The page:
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Wellington, Te Papa and the environment


The ferry trip from the South Island to the North Island is an experience in itself.  Unlike other ferry crossings where you’re on the open sea straight away, at least half of the trip was through sounds/passing by islands (and the mainland).  With Christchurch being one of the quietest cities we’ve visited and the rest of the South Island being busy with tourists but not so much with locals, it was exciting to see the bustling city of Wellington as we approached.  

We had a fantastic time in Wellington visiting some friends I haven’t seen since university. We can see why they have chosen to live there - it’s a lovely city itself and you only need to drive half an hour away and you feel like you’re in the middle of nowhere!

Two of the people we stayed with are doing mainly vegan diets and it got us talking about the environment again.  A BBC news article this week has said that having a vegan diet has a better impact on the environment than swapping to an electric car.  So we’re cutting right back on the meat we’re buying now and are buying eco-friendly and organic products where possible.  Following the banned Iceland Christmas advert about palm oil, we’re also avoiding things with palm oil in which is an incredible amount of products.  They don’t always list it as palm oil and it has lots of different names, some even refer to it as ‘vegetable oil’!  Worth a Google if you’re interested.


Wellington’s free museum, Te Papa, is an incredibly interesting place with information about New Zealand’s history, geography and wildlife.  It’s quite shocking to see how the landscape in New Zealand has changed over the years because of farming.  When settlers from the Eastern Pacific arrived in New Zealand around 800 years ago, 5% of the country was grassland and the rest was indigenous forest, wetlands or mountains.  By the time Europeans settled here, the forest cover had been reduced to 55%.  Now only 25% of indigenous forests remain, with nearly all lowland areas cleared for agriculture.  This, along with a conversation we had with a farmer, has made us think about organic food.  Although it is much better for the environment, it can mean that a farmer will only get about 25% of the crop that they would get if they were using chemicals. Growing organically means that you have to let the ground naturally get ready to grow the next crop rather than using chemicals to quickly ‘reset’ it after harvesting a crop.  It made us wonder what kind of an impact it would have on the environment if all food was organic, as we imagine there would need to be four times as much farmland.  It’s something we hardly know anything about though, so I’m sure we’ll keep asking questions as we travel around!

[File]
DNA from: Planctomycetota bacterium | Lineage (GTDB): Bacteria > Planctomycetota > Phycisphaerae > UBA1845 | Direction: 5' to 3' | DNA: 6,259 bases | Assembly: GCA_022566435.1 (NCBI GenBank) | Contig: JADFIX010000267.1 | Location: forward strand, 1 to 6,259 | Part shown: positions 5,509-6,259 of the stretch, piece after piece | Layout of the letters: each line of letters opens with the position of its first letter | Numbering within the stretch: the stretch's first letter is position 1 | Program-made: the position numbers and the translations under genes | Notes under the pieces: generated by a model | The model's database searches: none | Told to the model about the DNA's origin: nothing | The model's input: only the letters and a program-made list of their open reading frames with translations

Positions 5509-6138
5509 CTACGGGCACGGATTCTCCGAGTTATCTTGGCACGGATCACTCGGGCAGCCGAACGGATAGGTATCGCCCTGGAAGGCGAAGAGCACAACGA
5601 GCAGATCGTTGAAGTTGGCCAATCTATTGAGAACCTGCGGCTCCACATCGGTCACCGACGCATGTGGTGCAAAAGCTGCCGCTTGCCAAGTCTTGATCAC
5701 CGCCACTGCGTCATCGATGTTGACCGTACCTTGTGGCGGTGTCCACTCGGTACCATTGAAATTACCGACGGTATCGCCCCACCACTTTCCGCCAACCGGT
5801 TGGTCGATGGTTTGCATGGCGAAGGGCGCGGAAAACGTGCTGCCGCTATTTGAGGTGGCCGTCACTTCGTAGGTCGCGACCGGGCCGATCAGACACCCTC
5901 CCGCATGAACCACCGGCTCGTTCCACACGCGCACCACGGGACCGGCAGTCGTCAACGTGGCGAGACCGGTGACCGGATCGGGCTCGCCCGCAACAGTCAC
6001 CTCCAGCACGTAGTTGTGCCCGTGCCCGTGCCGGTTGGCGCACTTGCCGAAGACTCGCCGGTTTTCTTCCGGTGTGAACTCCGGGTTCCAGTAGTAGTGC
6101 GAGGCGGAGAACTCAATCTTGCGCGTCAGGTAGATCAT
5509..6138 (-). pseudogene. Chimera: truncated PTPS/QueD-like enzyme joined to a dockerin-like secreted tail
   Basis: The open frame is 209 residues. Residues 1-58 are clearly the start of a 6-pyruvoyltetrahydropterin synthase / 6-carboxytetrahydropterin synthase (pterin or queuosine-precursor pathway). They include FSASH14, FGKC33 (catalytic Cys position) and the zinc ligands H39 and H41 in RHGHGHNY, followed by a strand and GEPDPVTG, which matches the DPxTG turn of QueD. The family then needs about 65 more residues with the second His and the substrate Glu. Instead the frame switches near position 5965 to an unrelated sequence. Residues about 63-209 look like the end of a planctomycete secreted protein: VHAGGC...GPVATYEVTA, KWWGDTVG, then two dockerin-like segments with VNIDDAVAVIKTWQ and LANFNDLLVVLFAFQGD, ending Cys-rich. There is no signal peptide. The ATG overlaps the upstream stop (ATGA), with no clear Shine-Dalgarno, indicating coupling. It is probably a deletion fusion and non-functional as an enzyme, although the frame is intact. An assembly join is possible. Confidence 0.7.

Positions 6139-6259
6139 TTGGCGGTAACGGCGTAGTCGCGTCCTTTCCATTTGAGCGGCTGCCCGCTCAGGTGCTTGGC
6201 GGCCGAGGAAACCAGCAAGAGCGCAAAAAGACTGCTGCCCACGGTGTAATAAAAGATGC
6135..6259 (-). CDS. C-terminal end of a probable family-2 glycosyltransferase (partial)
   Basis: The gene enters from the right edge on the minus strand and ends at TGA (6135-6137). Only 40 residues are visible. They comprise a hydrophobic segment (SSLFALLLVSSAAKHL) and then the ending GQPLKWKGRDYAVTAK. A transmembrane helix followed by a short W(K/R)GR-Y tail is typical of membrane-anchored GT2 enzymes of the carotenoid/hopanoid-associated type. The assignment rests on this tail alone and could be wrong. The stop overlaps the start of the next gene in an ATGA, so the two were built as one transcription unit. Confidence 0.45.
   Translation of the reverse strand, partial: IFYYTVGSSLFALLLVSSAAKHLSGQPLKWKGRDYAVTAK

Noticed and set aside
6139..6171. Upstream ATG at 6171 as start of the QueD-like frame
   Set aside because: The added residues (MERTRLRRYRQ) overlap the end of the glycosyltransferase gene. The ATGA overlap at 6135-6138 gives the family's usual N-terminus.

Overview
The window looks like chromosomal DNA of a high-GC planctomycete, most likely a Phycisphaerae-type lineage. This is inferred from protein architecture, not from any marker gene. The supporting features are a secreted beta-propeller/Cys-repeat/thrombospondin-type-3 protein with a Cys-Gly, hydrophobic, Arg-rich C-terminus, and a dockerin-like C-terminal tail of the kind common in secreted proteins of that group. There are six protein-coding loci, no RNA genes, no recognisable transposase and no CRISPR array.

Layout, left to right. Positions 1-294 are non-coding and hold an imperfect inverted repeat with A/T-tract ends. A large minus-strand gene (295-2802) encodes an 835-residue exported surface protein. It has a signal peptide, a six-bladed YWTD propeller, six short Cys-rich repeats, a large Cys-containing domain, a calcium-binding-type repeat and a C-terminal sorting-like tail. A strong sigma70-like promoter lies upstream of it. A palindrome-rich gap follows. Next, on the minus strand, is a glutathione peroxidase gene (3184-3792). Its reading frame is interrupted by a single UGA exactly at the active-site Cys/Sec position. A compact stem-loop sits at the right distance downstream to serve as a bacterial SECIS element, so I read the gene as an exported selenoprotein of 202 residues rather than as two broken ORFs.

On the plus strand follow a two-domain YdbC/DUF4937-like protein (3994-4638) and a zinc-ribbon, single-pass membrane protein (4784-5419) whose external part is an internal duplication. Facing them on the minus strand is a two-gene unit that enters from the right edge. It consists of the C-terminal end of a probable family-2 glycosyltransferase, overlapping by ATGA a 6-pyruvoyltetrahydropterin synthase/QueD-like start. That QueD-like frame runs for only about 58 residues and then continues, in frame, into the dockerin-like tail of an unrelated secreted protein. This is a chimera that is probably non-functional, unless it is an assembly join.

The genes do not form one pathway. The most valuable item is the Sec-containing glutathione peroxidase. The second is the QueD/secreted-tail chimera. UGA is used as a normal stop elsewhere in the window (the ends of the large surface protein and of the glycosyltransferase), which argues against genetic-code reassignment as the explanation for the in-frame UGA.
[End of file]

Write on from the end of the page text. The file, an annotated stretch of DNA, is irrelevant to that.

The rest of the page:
It was also interesting at Te Papa to find out about the animals and plants that have been introduced to New Zealand.  The country is currently working hard to exterminate a lot of the pests that have been brought here over the years.  Every walk we have been on has had signs about them trying to eradicate possums, stoats etc. in order to help the birdlife to survive.  Where New Zealand previously had no animal predators, a lot of the birds were flightless ground birds.  Many of them are now endangered (and some extinct) because of being attacked by animals that were brought over here by humans (as well as humans themselves).  A lot of people are arguing that cats should also be banned from New Zealand because of this.  

The Te Papa Museum currently has a WWI installation with models that are 2.4x the size of the people they’re based on. They were made by the Weka Workshop who worked on Lord of the Rings. The detail is fantastic, down to the hairs on their arms and the beads of sweat on their faces.

The museum itself stands on 152 base isolators. These are made of rubber to allow flexible sideways movement in case of earthquakes. Inside the rubber are laminated steel sheets which prevent the rubber from bulging outwards under the weight of the building (about 50,000 tonnes). At the core are lead cylinders which absorb some of the energy of an earthquake and convert it to heat. This means it can deform and change shape without snapping. Very clever stuff!